Be wary when providing privileged documents


Congressional authority is not the same as the authority given to a court of law

Congress's power to investigate, and the means by which it does so, are not expressly provided for in the Constitution, but are instead derived from its inherent powers to legislate. That authority is derived from the Constitution's "Necessary and Proper" clause and is bolstered by the congressional contempt statutes. Congress has both constitutional and statutory authority to punish those who refuse to comply with its subpoenas to appear or to produce books and records.

While it is true that the Supreme Court may review the constitutionality of Congress's deeds or decisions, it can not obligate the legislative branch to recognize the testimonial privileges witness enjoy in judicial settings.

Those subpoenaed by Congress must be wary when asked to produce privileged documents, as doing so waives the attorney-client privilege's protections as to all parties, including third-party civil litigants. Thus, corporations and individuals asked to produce documents are given the Hobson's choice of risking contempt of Congress on the one hand and waiving their testimonial privileges on the other.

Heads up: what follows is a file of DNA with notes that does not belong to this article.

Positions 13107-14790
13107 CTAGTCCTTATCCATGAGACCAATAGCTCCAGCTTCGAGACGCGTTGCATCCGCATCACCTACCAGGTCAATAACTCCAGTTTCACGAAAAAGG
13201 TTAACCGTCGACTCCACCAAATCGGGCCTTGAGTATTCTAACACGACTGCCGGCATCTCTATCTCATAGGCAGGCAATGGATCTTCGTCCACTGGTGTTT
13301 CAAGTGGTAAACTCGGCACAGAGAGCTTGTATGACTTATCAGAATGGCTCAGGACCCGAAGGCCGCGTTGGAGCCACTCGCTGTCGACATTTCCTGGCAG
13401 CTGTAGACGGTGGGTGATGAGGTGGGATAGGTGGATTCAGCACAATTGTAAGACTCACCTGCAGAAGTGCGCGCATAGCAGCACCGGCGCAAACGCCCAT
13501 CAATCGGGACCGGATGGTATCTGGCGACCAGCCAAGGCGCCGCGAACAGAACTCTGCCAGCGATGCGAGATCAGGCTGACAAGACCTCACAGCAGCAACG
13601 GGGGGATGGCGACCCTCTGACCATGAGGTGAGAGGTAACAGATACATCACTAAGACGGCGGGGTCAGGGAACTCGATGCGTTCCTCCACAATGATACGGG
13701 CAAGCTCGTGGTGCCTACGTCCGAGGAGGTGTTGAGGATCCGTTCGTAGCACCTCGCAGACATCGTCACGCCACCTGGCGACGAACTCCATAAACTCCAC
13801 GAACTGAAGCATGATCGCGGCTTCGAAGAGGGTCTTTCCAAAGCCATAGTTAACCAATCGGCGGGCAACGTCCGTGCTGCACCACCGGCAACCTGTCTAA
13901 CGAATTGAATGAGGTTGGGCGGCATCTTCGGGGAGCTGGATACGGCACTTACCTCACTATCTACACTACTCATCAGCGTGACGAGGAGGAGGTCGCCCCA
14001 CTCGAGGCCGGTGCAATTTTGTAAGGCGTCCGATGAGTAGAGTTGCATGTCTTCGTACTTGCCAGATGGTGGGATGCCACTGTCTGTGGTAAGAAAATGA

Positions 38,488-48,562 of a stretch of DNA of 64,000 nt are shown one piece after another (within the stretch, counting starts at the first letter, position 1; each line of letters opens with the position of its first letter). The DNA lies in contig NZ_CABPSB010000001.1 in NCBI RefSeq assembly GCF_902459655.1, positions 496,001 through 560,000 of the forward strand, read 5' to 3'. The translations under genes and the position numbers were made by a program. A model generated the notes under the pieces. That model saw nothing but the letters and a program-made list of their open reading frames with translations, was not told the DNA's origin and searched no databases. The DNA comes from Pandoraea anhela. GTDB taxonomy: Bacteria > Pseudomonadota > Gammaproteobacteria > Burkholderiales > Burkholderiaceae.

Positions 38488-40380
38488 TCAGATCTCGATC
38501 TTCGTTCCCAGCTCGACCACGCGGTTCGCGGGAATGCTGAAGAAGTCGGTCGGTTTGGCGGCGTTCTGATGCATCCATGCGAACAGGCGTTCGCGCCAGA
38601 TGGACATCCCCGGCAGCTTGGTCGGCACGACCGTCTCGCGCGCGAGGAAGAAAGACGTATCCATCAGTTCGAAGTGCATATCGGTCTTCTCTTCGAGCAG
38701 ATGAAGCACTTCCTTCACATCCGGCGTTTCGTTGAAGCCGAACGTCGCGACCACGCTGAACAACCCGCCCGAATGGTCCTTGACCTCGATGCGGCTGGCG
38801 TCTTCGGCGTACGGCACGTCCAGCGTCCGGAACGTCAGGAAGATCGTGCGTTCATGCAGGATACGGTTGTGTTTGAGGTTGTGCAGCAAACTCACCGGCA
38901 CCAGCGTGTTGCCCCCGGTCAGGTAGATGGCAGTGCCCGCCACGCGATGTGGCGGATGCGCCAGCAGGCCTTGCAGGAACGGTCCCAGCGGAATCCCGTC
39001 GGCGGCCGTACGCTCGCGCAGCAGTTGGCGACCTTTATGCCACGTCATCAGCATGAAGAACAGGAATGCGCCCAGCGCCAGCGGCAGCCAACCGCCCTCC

All is not lost, however, as those appearing before Congress can make efforts to convince it to recognize their testimonial privileges. While doing so may not yield the desired results at the congressional level, those same efforts may convince courts to find that there was no privilege or work product waiver in parallel or subsequent judicial proceedings.

The Anthem Blue Cross hearings illustrate Congress's capability to quickly investigate industries falling under its purview. In less than one week from Anthem's announcement, Congress issued subpoenas for documents and in a little more than two weeks after announcing its investigation, it held hearings.

Consequently, those who find themselves under investigation must understand the committee's rules and make efforts to protect the privilege. Failure to do so could have severe ramifications.

Jeffrey J. Ansley is a partner in the Dallas office of Bracewell & Giuliani LLP.

Don R. Berthiaume is an associate in the Washington, D.C., office of Bracewell & Giuliani LLP.

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